Figure 3: PRL-3 chimeric mAb inhibits the formation of metastatic tumors formed by A2780 cells and HCT-116 cells that express endogenous PRL-3. A. Total cell lysates were prepared from HCT116-luc2, HCT116, A2780, and NCI-H460 cancer cell lines. Endogenous PRL-3 protein was detected in HCT116-luc2, HCT116, and A2780 cells, but not in NCI-H460. B. On day 1, nude mice (n = 6) were injected with 1 x 106 HCT116-luc2 cancer cells and subsequently administered with PRL-3 chimeric mAb (treated, n = 3) or PBS (untreated, n = 3) on day 3, followed by biweekly intravenous administrations of the PRL-3 chimeric mAb or PBS, respectively, for 7-weeks. Both cancer cells and antibodies were injected via tail vein. IVIS Imaging System was used to track and monitor tumor development in vivo. C. On day 1, nude mice were injected with 1 x 106 cancer cells and treated as described in B. Paired experiments (untreated/treated) were terminated when mice appeared moribund. Experiment durations are indicated on the top of each panel. D. Summary of results from the 101 mice used in this study, comparing the therapeutic efficacies of mouse PRL-3 (m318) or chimeric PRL-3 (h318) in nude mice injected with three different human cancer cell lines. Fisher’s exact test was used to score the percentage of mice without effective treatment outcome. Red columns represent untreated mice, while black columns represent treated mice. p < 0.05 was regarded statistically significant. n = numbers of mice per group.
NK cells are important in anticancer therapy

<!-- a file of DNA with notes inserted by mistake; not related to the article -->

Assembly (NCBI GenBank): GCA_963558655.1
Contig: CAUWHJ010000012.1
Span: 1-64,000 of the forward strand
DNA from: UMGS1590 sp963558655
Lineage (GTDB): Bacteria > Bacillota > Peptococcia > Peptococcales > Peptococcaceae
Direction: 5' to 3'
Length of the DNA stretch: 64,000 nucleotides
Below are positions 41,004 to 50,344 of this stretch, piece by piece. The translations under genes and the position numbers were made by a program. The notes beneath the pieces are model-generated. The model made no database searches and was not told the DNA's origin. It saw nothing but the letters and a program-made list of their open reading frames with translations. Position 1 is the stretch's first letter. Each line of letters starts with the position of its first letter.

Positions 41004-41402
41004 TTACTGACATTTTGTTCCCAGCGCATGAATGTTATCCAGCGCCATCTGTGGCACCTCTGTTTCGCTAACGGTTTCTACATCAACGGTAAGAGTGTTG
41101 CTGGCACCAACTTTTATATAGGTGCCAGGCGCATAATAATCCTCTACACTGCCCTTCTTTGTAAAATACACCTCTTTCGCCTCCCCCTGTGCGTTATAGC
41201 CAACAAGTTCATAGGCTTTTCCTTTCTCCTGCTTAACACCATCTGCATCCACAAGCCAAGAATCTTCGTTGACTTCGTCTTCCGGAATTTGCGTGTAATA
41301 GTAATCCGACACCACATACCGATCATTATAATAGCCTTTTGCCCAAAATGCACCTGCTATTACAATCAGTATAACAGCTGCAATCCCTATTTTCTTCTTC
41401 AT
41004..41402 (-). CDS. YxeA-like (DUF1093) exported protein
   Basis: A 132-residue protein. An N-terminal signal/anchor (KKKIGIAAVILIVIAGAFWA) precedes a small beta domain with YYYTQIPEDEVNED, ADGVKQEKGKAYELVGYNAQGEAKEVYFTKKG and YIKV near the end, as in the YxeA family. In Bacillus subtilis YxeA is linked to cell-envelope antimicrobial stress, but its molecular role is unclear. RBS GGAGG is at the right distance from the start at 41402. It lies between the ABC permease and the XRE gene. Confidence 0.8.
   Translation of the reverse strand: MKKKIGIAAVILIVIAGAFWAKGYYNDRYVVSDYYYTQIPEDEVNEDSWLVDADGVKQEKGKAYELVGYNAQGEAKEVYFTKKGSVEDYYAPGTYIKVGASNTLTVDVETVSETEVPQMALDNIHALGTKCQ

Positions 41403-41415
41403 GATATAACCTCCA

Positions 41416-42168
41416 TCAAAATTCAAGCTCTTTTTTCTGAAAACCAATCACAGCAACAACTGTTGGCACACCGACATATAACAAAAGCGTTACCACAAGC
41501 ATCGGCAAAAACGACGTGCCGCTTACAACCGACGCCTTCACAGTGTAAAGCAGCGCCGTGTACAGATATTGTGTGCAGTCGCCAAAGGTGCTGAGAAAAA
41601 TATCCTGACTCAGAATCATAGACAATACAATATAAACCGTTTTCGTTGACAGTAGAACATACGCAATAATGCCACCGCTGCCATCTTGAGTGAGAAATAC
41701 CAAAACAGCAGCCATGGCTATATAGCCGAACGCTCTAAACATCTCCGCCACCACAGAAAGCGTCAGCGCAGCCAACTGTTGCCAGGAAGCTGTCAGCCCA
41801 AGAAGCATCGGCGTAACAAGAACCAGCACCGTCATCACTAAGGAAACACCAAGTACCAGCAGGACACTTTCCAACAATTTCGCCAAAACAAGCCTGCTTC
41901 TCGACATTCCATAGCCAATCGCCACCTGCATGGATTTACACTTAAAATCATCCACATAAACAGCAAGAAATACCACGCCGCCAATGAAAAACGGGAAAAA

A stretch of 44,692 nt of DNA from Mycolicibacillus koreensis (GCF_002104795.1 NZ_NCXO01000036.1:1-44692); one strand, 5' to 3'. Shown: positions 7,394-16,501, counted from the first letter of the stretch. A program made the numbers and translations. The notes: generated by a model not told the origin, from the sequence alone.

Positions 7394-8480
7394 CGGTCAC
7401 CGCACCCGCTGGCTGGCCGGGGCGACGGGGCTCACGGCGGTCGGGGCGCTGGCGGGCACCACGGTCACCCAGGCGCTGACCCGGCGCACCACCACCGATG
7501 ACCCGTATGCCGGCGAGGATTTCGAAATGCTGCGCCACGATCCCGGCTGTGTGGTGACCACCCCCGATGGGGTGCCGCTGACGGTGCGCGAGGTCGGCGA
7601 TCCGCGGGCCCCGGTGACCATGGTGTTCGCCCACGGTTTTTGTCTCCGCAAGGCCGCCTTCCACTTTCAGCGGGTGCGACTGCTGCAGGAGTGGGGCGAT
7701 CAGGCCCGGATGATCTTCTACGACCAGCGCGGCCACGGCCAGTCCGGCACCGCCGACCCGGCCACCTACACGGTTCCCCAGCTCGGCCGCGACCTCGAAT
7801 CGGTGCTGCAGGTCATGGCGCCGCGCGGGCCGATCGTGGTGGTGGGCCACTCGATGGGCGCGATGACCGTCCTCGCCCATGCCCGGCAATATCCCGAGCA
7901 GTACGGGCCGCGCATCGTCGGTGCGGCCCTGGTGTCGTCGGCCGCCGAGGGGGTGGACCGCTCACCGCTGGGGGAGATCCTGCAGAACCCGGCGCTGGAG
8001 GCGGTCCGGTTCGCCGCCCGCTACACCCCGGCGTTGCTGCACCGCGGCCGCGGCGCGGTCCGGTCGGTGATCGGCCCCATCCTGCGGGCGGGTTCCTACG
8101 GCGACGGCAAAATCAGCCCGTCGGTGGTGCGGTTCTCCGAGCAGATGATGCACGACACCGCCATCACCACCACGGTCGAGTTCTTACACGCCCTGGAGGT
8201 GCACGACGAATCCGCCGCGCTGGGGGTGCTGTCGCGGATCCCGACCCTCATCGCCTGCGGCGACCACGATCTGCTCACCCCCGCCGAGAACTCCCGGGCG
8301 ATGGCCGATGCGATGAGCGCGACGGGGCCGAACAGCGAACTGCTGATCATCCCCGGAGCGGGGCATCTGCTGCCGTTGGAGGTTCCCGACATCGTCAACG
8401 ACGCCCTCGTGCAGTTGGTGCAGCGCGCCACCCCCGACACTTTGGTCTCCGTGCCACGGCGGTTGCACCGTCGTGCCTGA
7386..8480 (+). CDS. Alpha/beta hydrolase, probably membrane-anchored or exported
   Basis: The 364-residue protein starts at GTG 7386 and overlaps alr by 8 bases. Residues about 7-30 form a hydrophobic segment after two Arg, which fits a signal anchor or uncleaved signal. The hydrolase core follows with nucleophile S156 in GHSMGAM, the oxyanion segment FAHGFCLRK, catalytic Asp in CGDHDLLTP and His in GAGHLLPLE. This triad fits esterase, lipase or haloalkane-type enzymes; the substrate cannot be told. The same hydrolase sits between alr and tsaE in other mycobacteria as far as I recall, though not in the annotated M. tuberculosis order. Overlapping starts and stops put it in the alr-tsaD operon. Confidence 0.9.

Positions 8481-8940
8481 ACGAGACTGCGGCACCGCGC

The efficacy of PRL-3 chimeric antibody in inhibiting PRL-3-tumor formation observed in nude mice suggest that T lymphocytes may not be essential in this antibody therapy since nude mice lack of mature T lymphocytes. We then investigated if Fc-binding, cytotoxic natural killer (NK) cells might play a role in the PRL-3 antibody therapy as NK cells are a subset of cytotoxic lymphocytes that constitute a major component of the innate immune system. To deplete the nude mice’s NK cells, we pre-injected nude mice with antibodies against asialo GM-1 NK cell-surface glycolipid, a procedure which has been shown to effectively eliminate NK cell activity [21, 22]. Thereafter, the above-mentioned procedures of the antibody therapy were repeated using B16F0 in these anti-asialo-GM1-injected nude mice. It was found that the therapeutic efficacy of our chimeric PRL-3 antibody was essentially lost in anti-asialo-GM-1-injected mice (Fig. S2). In support of the anti-tumor role of NK cells, anti-asialo-GM1-injected nude mice showed more severe tumors (in black)-bearing burden in lung, liver, adrenal, and testis than in mice without NK cell inhibition. Collectively, these results indicate the importance of the innate immune system and support a role for NK cells in mediating the intracellular antibody therapeutic response. Since NK cells have been demonstrated to have a role in human hematopoietic stem cell graft rejection , removal of NK cells may result in abolishment of graft rejection of NK cell activities, leading to tumor engraftment more successfully; indeed, we found ‘asialo-GM1- & PRL-3-treated’ mice were worse than ‘untreated’ mice in terms of tumor growth (Fig. S2).